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I have not been able to set a umask for www-data (apache's user).

I tried to put umask 002, like in many other examples I found, in /etc/init.d/apache2 script, or in /etc/apache2/envvars.... Then I restart my apache server.

As an example, after restarting, if I do:

sudo su - www-data
touch file

The file gets always the default rw-r--r-- permissions (umask 022), while I want rw-rw-r-- (umask 002).

Changing this has been up to now an impossible task in Ubuntu Hardy (8.04).

Can anybody help me please ?


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Please review your old questions with answers, accept any valid answers. If there are no valid answers, then add comments or update your questions so that someone can provide valid answers. – Zoredache Mar 29 '12 at 20:13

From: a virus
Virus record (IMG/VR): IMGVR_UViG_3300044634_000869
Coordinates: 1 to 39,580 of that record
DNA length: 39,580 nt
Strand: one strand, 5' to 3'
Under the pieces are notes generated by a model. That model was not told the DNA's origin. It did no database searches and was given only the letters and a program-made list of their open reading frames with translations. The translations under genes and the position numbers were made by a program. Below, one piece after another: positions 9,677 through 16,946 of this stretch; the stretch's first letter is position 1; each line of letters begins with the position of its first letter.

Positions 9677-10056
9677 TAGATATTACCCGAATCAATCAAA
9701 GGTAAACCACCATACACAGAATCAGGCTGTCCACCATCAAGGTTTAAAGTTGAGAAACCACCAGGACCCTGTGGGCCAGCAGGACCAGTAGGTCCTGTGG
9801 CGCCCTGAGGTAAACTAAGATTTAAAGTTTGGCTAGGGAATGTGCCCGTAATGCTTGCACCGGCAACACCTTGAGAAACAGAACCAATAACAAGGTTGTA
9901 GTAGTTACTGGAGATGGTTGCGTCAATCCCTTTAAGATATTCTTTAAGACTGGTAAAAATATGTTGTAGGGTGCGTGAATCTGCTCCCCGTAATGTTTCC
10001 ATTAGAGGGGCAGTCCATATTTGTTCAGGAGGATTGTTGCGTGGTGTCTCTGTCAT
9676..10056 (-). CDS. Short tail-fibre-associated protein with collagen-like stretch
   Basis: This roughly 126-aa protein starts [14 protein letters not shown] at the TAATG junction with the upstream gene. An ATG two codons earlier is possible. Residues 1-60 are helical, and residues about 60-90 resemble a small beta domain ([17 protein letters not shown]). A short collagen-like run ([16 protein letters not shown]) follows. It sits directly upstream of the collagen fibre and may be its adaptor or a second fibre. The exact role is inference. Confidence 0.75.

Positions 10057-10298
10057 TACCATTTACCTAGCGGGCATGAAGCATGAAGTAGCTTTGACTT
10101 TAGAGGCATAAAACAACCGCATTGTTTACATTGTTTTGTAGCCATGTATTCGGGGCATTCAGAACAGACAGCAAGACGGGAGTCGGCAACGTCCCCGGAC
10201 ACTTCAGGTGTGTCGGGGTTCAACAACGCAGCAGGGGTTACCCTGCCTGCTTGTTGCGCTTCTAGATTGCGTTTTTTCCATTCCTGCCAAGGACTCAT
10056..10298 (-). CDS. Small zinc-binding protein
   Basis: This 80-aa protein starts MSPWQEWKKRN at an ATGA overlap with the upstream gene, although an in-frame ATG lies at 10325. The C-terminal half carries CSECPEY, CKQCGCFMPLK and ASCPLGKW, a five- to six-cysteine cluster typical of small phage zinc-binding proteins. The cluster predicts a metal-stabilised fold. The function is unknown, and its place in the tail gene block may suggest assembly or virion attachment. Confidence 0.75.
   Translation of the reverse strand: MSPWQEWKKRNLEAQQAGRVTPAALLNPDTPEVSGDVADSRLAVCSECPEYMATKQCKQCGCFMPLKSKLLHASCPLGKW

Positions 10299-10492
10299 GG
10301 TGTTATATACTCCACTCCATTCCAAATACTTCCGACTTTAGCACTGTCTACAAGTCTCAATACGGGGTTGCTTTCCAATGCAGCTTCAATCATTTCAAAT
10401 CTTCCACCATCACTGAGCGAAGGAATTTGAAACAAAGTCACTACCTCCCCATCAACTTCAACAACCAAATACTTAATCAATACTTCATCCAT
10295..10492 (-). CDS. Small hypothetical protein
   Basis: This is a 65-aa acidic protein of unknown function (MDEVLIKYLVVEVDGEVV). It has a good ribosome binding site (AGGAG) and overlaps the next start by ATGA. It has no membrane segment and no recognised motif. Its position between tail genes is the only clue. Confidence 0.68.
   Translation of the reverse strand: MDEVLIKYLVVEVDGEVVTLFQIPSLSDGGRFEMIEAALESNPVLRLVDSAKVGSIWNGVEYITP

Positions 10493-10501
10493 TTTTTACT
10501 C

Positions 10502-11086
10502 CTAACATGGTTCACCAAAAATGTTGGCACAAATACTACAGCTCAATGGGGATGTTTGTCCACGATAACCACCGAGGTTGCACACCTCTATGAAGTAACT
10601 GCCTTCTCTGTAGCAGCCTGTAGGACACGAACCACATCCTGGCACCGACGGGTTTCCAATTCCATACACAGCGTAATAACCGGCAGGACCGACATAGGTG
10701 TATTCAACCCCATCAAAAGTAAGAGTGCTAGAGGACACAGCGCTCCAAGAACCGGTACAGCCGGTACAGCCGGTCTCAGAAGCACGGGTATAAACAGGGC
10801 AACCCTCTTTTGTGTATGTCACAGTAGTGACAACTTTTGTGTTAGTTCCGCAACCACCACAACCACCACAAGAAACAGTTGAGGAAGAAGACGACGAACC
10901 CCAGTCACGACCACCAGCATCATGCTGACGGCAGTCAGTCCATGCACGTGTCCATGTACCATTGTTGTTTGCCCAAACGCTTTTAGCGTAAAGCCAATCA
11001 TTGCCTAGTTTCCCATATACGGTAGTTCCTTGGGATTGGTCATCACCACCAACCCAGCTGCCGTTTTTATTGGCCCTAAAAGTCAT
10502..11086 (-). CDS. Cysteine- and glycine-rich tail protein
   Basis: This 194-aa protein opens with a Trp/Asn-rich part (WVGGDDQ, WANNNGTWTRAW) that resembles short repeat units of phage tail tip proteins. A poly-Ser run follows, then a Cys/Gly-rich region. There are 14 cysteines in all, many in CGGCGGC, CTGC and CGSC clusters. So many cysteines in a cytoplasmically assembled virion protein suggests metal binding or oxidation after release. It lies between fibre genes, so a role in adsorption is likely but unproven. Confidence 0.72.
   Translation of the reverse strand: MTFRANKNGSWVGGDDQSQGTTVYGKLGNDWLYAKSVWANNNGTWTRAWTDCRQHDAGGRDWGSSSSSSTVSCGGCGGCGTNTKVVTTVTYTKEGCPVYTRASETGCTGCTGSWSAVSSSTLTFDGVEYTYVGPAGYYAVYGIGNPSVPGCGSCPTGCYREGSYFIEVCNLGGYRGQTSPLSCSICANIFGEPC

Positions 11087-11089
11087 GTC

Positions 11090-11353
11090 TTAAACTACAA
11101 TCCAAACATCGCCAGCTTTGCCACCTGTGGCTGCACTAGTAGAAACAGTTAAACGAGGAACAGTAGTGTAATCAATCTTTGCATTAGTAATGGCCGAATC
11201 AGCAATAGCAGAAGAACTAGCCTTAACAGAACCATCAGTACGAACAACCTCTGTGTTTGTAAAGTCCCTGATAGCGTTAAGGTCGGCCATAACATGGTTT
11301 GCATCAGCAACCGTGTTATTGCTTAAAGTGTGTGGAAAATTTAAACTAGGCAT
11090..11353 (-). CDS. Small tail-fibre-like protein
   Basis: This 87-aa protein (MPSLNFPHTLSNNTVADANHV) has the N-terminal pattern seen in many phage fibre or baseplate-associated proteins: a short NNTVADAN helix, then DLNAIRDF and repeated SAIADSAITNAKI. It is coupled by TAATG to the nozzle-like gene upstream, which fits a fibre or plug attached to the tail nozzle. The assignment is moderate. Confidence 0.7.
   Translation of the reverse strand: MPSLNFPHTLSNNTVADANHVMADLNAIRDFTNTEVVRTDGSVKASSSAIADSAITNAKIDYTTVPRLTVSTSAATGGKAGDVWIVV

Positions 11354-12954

up vote 3 down vote accepted

The umask is specific to a process, not to a user. For example, setting the umask in /etc/init.d/apache will likely make files created by apache umask 002 (assuming the process doesn't enforce specific permissions, or change the umask after you configure it in the init.d script).

However, when you sudo su - www-data, you're not setting a umask in any of the files you've sourced into your shell. You're getting the default umask at this point.

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indeed, I did a little php program to write a new file and it set correctly the group permissions... – arod Mar 29 '12 at 21:02
"The umask is specific to a process, not to a user" : so why then is it possible to adapt the umask to a specific user in /etc/.profile ? – hornetbzz May 10 '12 at 17:11
Sure, you can adjust the configuration of /etc/profile to set the umask for a particular user, but it only takes place for the processes created after that change is made. Other processes that are already running have their own umask - regardless of the changes you make elsewhere or running the 'umask' command after starting a shell, etc. – Kyle Smith May 10 '12 at 19:40

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